Book Review: Flight Behaviour by Barbara Kingsolver

Flight BehaviourWhat’s it about?

On the Appalachian Mountains above her home, a young mother discovers a beautiful and terrible marvel of nature. As the world around her is suddenly transformed by a seeming miracle, can the old certainties they have lived by for centuries remain unchallenged?

Flight Behaviour is a captivating, topical and deeply human story touching on class, poverty and climate change. It is Barbara Kingsolver’s most accessible novel yet, and explores the truths we live by, and the complexities that lie behind them.

My thoughts

This was our book club monthly read for July and having read The Poisonwood Bible for book club, I knew it wasn’t going to be an easy read.

One of the first things that put me off this book was when I started reading and my Kindle told me it was going to take just over 14 hours to read. I read on average an hour an evening with more at the weekend – this did not fill me with hope for a quick read! A hard slog more like!

In the first few pages we meet Dellarobia wandering off to meet her secret lover but instead she discovers the mountainside filled with butterflies, and this changes her life. However, to get to this stage there are pages and pages with block after block of descriptive text with no breaks and I found my mind would wander easily and I hadn’t really missed anything

This was billed as Kingsolver’s “most accessible novel yet” which I interpret to mean that you don’t need to be super intelligent to read it. I didn’t have any trouble understanding the content but it’s just so slow and there’s lots and lots of scientific stuff in here. I felt I was being taught and a little preached to on global warming and the effects of climate change – I didn’t really want this or need this from a novel.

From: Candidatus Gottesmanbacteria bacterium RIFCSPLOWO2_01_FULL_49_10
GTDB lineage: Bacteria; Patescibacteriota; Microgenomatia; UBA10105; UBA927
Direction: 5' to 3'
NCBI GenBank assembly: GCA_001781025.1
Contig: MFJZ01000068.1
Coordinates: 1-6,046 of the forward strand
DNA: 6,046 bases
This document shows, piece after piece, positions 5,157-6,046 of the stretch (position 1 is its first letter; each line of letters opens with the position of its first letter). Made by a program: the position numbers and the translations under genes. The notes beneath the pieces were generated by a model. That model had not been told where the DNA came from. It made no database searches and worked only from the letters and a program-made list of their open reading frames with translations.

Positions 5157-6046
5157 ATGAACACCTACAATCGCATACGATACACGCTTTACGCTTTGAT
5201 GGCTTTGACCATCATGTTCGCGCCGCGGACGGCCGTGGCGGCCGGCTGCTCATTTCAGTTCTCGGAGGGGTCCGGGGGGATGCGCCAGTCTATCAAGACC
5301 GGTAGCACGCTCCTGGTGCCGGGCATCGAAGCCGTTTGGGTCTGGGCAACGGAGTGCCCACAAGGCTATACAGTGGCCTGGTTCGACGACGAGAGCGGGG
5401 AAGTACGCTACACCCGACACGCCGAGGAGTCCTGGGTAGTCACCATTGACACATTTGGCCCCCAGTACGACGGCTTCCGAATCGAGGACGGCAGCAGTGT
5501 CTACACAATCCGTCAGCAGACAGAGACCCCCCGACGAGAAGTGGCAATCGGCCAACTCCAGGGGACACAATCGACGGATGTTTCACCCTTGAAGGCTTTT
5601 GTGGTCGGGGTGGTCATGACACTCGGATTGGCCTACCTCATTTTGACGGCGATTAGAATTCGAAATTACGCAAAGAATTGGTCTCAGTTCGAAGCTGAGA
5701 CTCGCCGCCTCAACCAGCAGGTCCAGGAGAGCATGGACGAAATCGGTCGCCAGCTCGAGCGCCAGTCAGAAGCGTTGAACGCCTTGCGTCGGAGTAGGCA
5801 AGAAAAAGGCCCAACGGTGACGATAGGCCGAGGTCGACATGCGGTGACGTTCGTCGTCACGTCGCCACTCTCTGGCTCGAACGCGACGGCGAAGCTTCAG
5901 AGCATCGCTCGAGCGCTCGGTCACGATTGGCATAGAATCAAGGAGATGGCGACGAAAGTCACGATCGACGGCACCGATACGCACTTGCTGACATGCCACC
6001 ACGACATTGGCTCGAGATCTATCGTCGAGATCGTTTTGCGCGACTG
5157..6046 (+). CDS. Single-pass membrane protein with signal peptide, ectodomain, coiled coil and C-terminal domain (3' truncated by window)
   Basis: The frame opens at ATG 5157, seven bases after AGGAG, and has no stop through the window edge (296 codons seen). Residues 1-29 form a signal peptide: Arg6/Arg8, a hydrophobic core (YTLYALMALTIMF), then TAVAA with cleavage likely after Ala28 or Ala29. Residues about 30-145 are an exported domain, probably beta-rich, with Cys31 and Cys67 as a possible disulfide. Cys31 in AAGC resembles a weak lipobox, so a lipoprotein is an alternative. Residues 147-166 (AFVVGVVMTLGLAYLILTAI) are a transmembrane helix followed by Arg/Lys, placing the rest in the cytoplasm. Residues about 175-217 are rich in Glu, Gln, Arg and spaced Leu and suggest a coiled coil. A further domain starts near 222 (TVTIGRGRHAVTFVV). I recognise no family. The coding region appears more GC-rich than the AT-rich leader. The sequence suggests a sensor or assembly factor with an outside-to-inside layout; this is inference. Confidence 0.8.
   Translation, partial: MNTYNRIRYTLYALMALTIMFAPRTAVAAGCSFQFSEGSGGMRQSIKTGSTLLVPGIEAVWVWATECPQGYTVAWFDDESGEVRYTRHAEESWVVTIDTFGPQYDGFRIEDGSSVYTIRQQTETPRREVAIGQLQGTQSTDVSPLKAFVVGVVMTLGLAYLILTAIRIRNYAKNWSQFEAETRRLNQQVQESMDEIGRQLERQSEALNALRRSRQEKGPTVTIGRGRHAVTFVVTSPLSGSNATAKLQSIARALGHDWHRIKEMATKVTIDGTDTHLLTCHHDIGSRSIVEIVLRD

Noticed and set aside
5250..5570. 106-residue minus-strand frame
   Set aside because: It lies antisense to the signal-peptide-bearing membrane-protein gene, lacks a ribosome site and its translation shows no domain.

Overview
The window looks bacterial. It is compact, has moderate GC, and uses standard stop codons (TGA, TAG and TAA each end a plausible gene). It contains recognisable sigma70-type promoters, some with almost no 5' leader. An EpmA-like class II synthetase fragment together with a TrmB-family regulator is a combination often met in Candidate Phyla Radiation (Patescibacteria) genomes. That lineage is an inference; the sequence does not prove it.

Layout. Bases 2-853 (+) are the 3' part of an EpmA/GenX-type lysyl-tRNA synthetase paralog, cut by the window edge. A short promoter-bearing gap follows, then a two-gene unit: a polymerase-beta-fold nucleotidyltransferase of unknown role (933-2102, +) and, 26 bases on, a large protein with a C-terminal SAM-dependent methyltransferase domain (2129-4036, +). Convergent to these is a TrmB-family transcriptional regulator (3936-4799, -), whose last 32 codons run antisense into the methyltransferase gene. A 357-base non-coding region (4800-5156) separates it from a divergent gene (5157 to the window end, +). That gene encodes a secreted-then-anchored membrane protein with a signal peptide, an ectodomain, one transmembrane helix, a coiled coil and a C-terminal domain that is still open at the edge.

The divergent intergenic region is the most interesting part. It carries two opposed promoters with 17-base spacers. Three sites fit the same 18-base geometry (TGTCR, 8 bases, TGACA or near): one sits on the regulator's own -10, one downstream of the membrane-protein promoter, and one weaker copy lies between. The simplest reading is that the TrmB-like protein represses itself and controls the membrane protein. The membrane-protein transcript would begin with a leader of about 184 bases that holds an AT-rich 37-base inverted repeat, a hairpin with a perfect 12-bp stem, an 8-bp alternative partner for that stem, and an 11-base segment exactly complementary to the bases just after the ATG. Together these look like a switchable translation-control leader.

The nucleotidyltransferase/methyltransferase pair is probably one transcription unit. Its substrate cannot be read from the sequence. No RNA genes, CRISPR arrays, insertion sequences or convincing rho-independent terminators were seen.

I can appreciate that this novel is excellently written, the characters and subplots are really well developed but I can’t seem to put my finger on this book in terms of what it made me feel. Was it interesting? deep? thought-provoking? informative? Yes, all of these but I was still bored and had I not been reading it for book club, I probably would have given up.

I found the last few chapters the most heartfelt with Dellarobia coming into her own, explaining the loss of her first child to her son, and other significant events that I won’t reveal in case you read it!

Read if you’re a fan of Kingsolver, it’s not one I’d recommend but if you decide to give it a go it’s available on Amazon Flight Behaviour

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